Sunday, July 8, 2012

Is God ever lonely?

The doctrine of the Trinity expels unworthy ideas about the perfection of Godʼs life. It is unworthy to think that God without us is lonely or bored. God is not looking for something to do in the happy land of the Trinity. God did not created the world in order to fill the drafty mansion of heaven with the pitter-patter of little feet. God is not pining away for companionship in a lonesome heaven. [We should] always reject the idea of divine loneliness or boredom. But as soon as you entertain the truth of the doctrine of the ontological Trinity, the unworthiness of the idea of a lonely or bored God becomes patently obvious. 
The Triune God is one, but not solitary. 
Nothing that God does in creation or redemption is done because God lacked employment or occupation. The incarnation of the Son of God was not undertaken as an excellent adventure to provide diversion from the dullness of being the eternal Son. All these are ideas are unworthy of God, as the doctrine of the Trinity makes obvious...The tri-personal love of God is not a love that needs any completion. Consequently we should avoid presenting the gospel in a way that suggests God is begging us to come back home so He can finally be happy again, as if our redemption repairs a breach that ruptured the blessedness of God.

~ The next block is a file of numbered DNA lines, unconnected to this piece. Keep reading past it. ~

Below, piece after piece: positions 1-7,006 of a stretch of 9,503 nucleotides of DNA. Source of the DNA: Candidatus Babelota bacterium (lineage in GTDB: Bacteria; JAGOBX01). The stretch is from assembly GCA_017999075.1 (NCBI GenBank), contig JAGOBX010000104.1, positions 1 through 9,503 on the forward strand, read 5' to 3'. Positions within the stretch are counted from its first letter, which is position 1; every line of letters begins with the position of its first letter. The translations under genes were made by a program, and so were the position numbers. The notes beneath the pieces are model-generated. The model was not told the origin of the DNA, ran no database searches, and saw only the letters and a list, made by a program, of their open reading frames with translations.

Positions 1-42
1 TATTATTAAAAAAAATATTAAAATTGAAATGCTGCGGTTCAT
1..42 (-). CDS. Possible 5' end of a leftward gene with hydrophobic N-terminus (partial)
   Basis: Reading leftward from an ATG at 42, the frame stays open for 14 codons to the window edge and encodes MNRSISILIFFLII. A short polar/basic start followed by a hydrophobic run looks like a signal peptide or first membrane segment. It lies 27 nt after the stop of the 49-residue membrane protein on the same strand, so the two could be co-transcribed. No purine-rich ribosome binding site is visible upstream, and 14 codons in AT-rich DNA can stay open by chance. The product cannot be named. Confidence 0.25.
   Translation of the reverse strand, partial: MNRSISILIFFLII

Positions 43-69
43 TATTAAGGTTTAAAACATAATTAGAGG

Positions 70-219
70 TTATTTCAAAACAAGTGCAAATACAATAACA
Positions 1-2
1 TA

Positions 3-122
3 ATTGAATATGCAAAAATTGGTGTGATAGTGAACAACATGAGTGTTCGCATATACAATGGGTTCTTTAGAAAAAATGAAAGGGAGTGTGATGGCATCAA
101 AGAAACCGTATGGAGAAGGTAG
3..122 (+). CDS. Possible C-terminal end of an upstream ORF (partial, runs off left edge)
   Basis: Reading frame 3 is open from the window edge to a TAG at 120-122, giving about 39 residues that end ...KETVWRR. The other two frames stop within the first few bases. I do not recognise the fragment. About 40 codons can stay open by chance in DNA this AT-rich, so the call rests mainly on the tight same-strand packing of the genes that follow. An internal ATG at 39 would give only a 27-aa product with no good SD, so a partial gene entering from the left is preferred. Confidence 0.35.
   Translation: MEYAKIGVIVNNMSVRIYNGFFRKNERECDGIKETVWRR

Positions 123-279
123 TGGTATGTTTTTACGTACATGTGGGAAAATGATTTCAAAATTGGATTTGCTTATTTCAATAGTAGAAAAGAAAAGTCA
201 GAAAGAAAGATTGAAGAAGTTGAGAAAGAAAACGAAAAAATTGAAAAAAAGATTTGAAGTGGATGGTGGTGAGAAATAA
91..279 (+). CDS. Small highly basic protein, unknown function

- The Deep Things of God; How the Trinity Changes Everything, Fred Sanders, Crossway, Wheaton Illinois 2010 pg. 95-96

Friday, July 6, 2012

How does Jesus see the church?

On earth she is often in rags and tatters, stained and ugly, despised and persecuted. But one day she will be seen for what she is, nothing less than the bride of Christ, “free from spots, wrinkles or any disfigurement,” holy and without blemish, beautiful and glorious. It is to this constructive end that Christ has been working and is continuing to work. The bride does not make herself presentable; it is the Bridegroom who labours to beautify her in order to present her to Himself.
        -John Stott, as quoted by Josh Harris, Why Church Matters, Multnomah, 2011 pg. 31

Wednesday, July 4, 2012

God inspires, God enables.

While God’s glory inspires obedience, it is empowered by His grace. Isaiah was right to be afraid to be in the presence of God. But God in His grace cleansed him of his sin so that he could respond to God’s call. God not only inspires us through His glory, He also gives us the ability to respond through His grace. This is the beauty of the atoning work of Jesus on the cross. We have been reconciled so that we can image Him to the world, and He sends us the Holy Spirit to empower us to such a life.

Brad House, Community, Crossway 2011, pg. 39